HOUSTON – The Butler did it again.
This time, maybe it didn’t sting Lobo fans quite as much.
On the biggest stage of his basketball life, San Diego State guard Lamont Butler got the ball with his team trailing by one.
By the time the buzzer sounded 7.5 seconds later, his jumper was dropping through the net, sending tens of thousands inside NRG Stadium into a frenzy on Saturday and carrying his Aztecs to Monday’s national championship game. And in doing so, sprinkling just a little bit more respect on the Mountain West Conference name that two weekends ago brought with it plenty of doubt.
Butler’s Feb. 25 buzzer beater in the Pit, delivering a 73-71 win for the Aztecs over New Mexico, came with him getting the ball at one end of Bob King Court with just 6 seconds remaining.
While Saturday’s win does in fact mean a little more money for the UNM Lobos and every Mountain West member (more on that later), maybe the bigger impact for the Mountain West is that the heat the 24-year-old league has been taking for years of Big Dance failures may finally be cooling off. After all, the league’s NCAA Tournament losing streak had grown to 11 before SDSU beat Charleston in the Round of 64.
“They needed it badly, absolutely,” Pat Forde, senior writer for Sports Illustrated, said of the Aztecs’ postseason success this year.
“This was vital for their credibility. I mean, you watch the games week in, week out and they’re good games. They’re competitive games. But then it’s got to translate to March because that’s when everybody pays attention, and it hadn’t.”
Added Jeff Goodman, basketball analyst for Stadium, the conference was “desperately” in need of what the Aztecs have delivered in this postseason.
“They needed it. I mean, anytime you can get to the Final Four from what’s perceived to be a mid-major-plus conference right now, it’s huge,” Goodman said.
SDSU coach Brian Dutcher said it should never have taken his team’s run this year to give more respect to the league he’s coached in since it was born. That Saturday’s win came over a Conference USA team in Florida Atlantic only added to his point.
“I think there’s more parity than there’s ever been,” Dutcher said. “So hopefully on Selection Sundays they don’t ignore mid-major conferences with really good teams; they don’t keep throwing in losing-record teams from Power Five conferences.”
UNM coach Richard Pitino said in his two years in the league, which he likens to a “West Coast version of the Big East, but with football,” his respect for its strength has only grown after having previously spending his coaching career in the Midwest and on the East coast.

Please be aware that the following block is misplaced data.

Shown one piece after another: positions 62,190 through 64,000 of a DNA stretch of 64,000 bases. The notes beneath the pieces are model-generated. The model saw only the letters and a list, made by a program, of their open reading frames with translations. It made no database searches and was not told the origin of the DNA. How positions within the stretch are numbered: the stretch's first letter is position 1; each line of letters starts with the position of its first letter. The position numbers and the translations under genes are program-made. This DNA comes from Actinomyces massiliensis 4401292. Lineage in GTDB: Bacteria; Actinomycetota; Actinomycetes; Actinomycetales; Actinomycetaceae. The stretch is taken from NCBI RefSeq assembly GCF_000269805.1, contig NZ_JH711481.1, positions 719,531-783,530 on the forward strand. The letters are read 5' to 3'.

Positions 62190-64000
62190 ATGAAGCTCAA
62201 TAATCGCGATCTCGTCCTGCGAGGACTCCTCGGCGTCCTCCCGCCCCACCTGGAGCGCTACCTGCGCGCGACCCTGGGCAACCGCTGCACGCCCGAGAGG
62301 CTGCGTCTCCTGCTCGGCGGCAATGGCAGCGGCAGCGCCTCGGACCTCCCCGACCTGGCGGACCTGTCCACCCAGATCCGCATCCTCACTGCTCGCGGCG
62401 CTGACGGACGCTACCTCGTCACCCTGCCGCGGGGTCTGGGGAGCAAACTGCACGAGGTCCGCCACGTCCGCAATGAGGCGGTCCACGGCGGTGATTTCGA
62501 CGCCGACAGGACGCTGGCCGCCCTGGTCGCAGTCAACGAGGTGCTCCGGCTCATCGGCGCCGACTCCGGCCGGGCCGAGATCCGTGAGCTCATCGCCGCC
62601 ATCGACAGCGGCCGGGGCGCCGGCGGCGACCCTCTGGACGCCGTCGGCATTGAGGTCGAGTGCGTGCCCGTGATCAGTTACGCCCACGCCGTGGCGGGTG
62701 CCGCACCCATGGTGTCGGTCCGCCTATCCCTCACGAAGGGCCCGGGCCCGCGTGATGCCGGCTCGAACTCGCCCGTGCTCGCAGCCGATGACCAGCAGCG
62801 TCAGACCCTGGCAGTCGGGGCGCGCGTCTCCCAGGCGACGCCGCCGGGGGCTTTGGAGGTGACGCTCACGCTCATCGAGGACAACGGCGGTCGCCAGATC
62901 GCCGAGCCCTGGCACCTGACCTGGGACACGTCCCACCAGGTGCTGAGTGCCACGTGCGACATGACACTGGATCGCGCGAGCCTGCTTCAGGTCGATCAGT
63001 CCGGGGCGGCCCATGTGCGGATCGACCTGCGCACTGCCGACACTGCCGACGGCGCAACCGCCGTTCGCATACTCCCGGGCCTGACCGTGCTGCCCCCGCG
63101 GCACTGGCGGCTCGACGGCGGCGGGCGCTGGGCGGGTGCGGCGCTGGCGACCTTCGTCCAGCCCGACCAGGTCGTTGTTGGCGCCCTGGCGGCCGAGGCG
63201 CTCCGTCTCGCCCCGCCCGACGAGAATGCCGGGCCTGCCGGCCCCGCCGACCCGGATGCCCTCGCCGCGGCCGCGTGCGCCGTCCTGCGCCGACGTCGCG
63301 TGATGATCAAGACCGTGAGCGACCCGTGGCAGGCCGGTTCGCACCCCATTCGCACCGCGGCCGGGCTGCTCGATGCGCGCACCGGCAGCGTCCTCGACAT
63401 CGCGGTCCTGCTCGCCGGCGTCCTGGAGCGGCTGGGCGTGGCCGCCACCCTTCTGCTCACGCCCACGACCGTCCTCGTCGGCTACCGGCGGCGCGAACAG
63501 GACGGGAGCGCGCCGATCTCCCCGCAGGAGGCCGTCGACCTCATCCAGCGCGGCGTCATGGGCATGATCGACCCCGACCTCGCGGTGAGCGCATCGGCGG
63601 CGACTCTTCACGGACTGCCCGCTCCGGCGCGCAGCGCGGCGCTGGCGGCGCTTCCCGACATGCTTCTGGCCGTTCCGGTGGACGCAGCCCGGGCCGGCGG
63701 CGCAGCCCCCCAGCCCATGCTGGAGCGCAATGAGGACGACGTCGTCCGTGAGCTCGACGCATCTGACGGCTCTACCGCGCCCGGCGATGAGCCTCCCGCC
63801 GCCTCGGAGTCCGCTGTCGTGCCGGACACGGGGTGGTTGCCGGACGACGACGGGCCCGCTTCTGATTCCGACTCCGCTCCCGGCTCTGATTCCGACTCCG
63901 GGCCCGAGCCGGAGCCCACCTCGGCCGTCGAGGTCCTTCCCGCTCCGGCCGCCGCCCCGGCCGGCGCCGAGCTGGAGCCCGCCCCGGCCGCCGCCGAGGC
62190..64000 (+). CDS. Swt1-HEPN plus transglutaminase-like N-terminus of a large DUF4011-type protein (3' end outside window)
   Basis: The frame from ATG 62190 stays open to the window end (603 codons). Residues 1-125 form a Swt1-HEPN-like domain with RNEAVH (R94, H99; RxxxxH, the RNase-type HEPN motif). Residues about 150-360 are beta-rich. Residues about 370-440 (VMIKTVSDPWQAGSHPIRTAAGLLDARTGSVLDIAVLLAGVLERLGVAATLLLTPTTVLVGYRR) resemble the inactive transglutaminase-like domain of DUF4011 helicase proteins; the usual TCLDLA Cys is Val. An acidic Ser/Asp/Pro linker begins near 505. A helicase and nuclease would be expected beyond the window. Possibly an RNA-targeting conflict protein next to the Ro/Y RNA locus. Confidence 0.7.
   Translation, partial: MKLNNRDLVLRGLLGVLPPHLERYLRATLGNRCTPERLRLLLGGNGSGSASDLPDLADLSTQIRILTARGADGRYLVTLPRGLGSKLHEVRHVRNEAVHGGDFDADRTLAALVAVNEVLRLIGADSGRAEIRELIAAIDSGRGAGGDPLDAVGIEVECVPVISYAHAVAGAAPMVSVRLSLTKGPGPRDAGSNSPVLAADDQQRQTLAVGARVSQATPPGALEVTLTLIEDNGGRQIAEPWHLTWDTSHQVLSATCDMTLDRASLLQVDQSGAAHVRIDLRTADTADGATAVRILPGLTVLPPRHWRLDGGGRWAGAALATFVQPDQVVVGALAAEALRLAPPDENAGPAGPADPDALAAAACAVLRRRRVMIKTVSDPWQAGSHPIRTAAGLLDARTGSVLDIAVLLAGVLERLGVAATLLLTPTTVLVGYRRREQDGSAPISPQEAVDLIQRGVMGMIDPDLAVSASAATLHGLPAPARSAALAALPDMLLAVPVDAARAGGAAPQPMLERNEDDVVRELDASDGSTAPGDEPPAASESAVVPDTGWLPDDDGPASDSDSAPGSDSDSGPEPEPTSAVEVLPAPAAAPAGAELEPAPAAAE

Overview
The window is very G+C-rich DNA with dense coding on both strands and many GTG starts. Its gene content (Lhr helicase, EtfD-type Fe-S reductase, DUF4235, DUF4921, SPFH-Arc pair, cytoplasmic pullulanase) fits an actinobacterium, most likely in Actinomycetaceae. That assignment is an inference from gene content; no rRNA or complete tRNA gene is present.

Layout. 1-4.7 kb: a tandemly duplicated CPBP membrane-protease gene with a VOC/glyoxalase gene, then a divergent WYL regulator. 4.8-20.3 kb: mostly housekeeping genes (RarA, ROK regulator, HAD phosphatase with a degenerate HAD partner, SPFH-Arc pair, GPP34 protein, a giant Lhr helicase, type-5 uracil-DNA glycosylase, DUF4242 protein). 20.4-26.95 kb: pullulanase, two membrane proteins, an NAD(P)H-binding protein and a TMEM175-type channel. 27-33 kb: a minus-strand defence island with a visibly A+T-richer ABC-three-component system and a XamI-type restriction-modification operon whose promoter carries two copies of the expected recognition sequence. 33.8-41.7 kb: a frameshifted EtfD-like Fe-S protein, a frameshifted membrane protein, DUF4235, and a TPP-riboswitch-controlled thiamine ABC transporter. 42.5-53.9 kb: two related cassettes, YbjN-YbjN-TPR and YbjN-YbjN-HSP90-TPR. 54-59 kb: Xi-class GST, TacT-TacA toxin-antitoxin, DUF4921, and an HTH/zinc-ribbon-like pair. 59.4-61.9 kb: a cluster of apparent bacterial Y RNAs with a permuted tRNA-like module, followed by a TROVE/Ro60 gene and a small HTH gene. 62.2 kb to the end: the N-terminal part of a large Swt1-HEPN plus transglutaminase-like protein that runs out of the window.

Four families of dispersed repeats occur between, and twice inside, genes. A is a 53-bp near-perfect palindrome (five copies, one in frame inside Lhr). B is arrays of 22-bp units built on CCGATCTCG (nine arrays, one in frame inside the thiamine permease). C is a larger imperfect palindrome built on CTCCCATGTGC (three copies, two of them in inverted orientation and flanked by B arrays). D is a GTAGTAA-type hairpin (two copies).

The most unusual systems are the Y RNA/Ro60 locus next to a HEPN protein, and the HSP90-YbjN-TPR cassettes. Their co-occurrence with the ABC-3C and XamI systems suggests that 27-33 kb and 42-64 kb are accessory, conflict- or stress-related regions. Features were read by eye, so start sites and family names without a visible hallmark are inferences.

“I don’t think anyone quite understands what level of a league we really are,” Pitino said. “If you look at the last two years, to have four teams in the NCAA Tournament, one team in the NIT (each season), that means you have you’re getting almost half your league in the postseason. …
“What we need to work on is the national perception more than anything.”
MWC Commissioner Gloria Nevarez told the Journal in Houston this week of the criticism the league had before this Aztecs run: “You know what you have to do to lose a game in the first round? You have to get into the first round and that’s no small thing.”
MONEY MATTERS: The MWC had already set its own record for total unit shares when the Aztecs made it to the Final Four with eight. The NCAA does not payout additional unit shares in the Final Four, meaning even with Saturday’s win by the Aztecs, the league’s haul this season will remain at eight. The previous record was seven in both 2011 and 2013.
The NCAA’s revenue distribution plan means those nine unit shares get paid out to the league’s members over a six-year window. At last year’s unit share valuation of about $340,000, the 11 MWC members will get to share about $2.7 million over the life (six years) of this year’s tournament payout, or roughly $247,000 per fiscal year.
Here is a breakdown of the current six-year window of unit share payouts for the Mountain West:
• 2017: 1 unit (Nevada 1)
• 2018: 4 units (San Diego State 1; Nevada 3)
• 2019: 2 units (Nevada 1; Utah State 1)
• 2020: 0 units (NCAA Tournament cancelled)
• 2021: 2 units (San Diego State 1; Utah State 1)
• 2022: 4 units (San Diego State 1; Wyoming 1; Boise State 1; Colorado State 1)
TOTAL: 13 units
Next year, the league will add the eight units from the 2023 tournament and drop the 1 unit season of 2017, paying out 20 units, a little more than $600,000 per school.